During this the two are separated and Madsen spends his time trying to find Josella. He manages to with the help of a seeing girl called Susan. The three then go off on their own and establish a self sufficient farm for themselves with reasonable success. But as the Triffids grow more numerous it becomes harder to keep them out. Finally their hand is forced when a group of despotic soldiers appear who represent a new government which wants to establish feudal like enclaves across the country. The three escape with a former faction leader to a successfully established colony on the Isle of Wight. Wyndam ambiguously winds up the novel with the three joining the new colony determined to find a way to destroy the Triffids and reclaim the earth.

 Overall The Day of the Triffids is a very good post apocalyptic sci-fi novel. But it owes a debt to H. G. Wells' The War of the Worlds as Wyndam freely acknowledges. But then again it has influenced other sci-fi ventures itself. The opening hospital scene in the film 28 Days Later is very much inspired by that of The Day of the Triffids. The novel also contains what became common Wyndam trademarks. This was his use of the Soviet Union as an opaque, inscrutable menace. Throughout his writings he went to great lengths in not explicitly detailing the origin of the threat faced by the protagonists. In other words it was obviously Soviet Union in origin but he doesn't state so explicitly, the reader need do no more than read betwwen the lines. Remember 1951 was the era of the era of the Cold War and the Soviet Union ( and communism ) were seen as real world wide threats.

 Wyndam's other themes include the dissection of human nature, and male and female gender roles. And as post a apocalyptic novel he focuses on issues of self sufficiency, which faces the survivors of the catastrophe. He clearly points out that living off scavenged tin food is not a viable survival strategy. He then goes even further along with this scavenger theme in that over time humanity would have to build and develop the capacity to make and grow what they need all over again.

 I have stated that I found the second part of the novel unsatisfying. It is up to a point. But what I mean is that Wyndam superbly shows what post-apocalyptic humanity would face just to survive. He shows how humanity breaks down in lawlessness and how we are tied to super markets etc to live. One of my favorite scenes from the second part of the novel is where Madsen is driving through a deserted London and the buildings, roads etc showing signs of decay and neglect. The sound of his engine and the rumble of the tyres makes several pieces of masonry to fall of buildings. It is an eerie scene and one which vividly shows Wyndam's vision of a post human world.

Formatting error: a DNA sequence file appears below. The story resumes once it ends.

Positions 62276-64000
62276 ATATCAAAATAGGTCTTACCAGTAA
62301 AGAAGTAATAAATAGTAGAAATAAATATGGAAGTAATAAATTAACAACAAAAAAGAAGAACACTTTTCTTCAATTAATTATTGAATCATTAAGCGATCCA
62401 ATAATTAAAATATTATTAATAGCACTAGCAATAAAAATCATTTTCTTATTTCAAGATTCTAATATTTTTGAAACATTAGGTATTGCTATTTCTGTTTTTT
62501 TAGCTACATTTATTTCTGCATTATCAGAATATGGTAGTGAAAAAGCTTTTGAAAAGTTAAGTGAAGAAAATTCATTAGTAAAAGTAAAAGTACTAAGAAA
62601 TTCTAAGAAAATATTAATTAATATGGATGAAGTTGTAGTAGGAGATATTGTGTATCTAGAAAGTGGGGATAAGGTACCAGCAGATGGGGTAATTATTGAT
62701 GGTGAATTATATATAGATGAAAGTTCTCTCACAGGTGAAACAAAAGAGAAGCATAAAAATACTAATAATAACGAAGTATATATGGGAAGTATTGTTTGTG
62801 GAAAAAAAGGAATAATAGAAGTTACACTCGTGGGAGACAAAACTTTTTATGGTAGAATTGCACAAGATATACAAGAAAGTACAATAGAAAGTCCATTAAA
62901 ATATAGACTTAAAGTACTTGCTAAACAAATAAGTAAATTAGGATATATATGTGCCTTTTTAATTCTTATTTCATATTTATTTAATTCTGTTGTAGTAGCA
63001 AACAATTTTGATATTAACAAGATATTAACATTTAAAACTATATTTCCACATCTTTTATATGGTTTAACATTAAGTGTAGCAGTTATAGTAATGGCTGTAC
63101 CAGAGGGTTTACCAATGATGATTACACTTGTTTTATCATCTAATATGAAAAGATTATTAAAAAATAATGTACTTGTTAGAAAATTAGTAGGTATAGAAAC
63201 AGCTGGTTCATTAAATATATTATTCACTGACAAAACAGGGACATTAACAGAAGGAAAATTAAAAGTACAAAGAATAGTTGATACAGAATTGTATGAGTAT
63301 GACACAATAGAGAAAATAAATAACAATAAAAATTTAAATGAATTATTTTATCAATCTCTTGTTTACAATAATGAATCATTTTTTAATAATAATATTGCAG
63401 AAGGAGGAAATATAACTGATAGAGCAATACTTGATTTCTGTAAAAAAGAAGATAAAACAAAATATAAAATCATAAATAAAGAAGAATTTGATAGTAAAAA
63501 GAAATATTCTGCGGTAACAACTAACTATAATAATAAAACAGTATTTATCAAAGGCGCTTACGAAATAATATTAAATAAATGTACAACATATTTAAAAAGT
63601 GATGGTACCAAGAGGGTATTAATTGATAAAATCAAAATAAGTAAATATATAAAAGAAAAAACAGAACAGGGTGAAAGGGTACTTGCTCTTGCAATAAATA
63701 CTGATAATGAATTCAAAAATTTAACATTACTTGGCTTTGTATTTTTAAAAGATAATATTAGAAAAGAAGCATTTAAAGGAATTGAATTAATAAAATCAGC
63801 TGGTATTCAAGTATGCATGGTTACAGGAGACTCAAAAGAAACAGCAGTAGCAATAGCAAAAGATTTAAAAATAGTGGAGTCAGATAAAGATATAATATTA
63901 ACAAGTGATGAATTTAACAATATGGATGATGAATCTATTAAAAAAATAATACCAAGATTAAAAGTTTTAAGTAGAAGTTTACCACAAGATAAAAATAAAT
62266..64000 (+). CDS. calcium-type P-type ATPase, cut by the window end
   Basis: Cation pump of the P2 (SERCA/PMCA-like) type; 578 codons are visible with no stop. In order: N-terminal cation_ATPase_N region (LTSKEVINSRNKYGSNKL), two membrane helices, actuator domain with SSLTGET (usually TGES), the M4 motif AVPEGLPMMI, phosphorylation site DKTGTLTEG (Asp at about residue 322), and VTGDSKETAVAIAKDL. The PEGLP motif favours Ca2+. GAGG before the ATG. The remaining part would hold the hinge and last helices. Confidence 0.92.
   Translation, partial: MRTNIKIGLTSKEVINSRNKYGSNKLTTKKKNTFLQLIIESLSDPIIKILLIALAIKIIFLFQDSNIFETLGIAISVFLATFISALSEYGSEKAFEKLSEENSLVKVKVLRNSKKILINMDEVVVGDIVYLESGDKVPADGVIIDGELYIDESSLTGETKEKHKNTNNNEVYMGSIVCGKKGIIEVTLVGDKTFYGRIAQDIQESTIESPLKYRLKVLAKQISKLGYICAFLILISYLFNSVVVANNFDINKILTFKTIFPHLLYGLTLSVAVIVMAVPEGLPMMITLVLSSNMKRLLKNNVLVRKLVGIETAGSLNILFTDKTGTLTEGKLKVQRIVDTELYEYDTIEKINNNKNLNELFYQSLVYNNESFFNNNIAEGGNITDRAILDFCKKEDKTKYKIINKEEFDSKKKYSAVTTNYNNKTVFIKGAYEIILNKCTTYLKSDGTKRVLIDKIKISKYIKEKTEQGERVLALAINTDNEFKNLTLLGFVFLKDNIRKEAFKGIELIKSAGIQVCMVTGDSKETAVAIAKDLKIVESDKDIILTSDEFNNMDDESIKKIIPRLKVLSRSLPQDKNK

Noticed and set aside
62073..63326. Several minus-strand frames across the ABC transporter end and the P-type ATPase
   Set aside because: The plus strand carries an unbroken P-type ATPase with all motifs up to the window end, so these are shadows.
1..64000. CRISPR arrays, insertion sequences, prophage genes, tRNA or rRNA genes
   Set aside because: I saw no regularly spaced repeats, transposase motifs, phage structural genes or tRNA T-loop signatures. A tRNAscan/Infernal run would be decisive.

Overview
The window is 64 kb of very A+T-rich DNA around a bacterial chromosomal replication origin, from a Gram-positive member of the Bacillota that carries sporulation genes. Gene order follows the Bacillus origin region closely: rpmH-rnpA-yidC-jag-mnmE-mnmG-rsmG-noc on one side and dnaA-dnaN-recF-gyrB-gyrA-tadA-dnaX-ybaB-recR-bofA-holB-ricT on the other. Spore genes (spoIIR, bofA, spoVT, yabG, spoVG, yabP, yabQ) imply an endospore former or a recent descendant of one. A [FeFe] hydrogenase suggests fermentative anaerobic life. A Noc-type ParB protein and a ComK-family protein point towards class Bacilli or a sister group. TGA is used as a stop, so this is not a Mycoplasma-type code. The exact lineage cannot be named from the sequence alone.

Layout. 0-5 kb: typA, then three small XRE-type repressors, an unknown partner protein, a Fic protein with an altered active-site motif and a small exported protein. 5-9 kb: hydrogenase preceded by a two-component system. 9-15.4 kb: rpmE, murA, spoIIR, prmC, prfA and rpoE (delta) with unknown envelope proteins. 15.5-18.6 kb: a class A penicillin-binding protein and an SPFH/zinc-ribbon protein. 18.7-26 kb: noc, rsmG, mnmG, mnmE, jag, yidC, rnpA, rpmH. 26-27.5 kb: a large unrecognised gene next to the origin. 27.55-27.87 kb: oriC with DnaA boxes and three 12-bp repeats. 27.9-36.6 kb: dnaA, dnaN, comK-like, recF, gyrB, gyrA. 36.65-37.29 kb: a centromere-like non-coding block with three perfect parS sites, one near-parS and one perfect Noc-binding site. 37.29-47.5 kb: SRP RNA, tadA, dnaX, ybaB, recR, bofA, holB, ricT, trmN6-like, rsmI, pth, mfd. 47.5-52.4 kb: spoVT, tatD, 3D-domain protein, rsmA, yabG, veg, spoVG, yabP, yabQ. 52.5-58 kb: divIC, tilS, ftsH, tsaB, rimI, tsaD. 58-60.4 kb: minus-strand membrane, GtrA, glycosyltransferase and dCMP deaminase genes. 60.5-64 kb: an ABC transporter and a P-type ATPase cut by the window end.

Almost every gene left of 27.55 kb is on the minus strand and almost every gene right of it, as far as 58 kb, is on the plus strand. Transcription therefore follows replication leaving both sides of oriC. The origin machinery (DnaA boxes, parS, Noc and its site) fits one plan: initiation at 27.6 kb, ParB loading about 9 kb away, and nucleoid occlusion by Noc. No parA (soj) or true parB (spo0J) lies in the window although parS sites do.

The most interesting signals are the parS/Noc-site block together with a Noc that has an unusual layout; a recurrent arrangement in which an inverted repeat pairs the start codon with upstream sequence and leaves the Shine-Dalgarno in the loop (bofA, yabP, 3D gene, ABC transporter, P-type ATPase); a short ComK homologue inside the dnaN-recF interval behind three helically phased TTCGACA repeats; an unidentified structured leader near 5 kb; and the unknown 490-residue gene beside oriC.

The problem for me, and many others, is that whilst this is all good and well the Triffids are glaringly obvious for their absence. Wyndam starts the novel out as a sci-fi end of humanity novel and then goes into the world of the survivors. But what about the Triffids?? The novel loses track half way through and the cause of it all is pushed aside so that Wyndam can hold discourses on human nature. To be sure it is a post apocalyptic novel, and what humanity would be like as a central issue, but he needed to keep the Triffids to the fore as well. And this is why the second part of the novel is criticised by many.

 The Day of the Triffids then it is fair to say is a somewhat flawed novel. Its major failing is that it is two halves of which don't quite marry to one another. The first part is the end of humanity and the rise of the Triffids, and the second about how the survivors lived on. The problem is that the Triffids are all but absent when in all reality they should still have been a more visible and constant threat. But this is my only criticism, because otherwise the novel is a chilling look at post-apocalyptic life, and how the schisms in humanity would appear without law and order.

 So from a criticism to praise. I especially like the novel for its original sci-fi use of something else but aliens and spaceships! All too often the term ' sci-fi ' connotates just those two things. And yet it shouldn't be so, because what The Day of the Triffids shows is that sci-fi can include such an innocuous thing as a plant being the end of civilization.

 I do like this novel even though it frustrates me for its unsatisfying, ambiguous conclusion. After a great start it tails off somewhat and the sci-fi element is replaced by a somewhat philosophical look at humanity after a catastrophe. Both halves of the novel are excellent in themselves. It is just that they somehow don't fit together. It is as if two separate, unrelated books, had been ripped apart and then joined together. And to me this is how the novel feels, one of two halves, which doesn't work for me. But flaws aside The Day of the Triffids is an original sci-fi novel that is worth reading all the same.

 Amazon has this with 4.5/5 stars from 129 reviews. I'd agree with that ( even though it frustrates me as a novel ) simply because it is convincing, chilling and quite original.

 Click here for a fine essay on the novel:

 And here more some interesting stuff: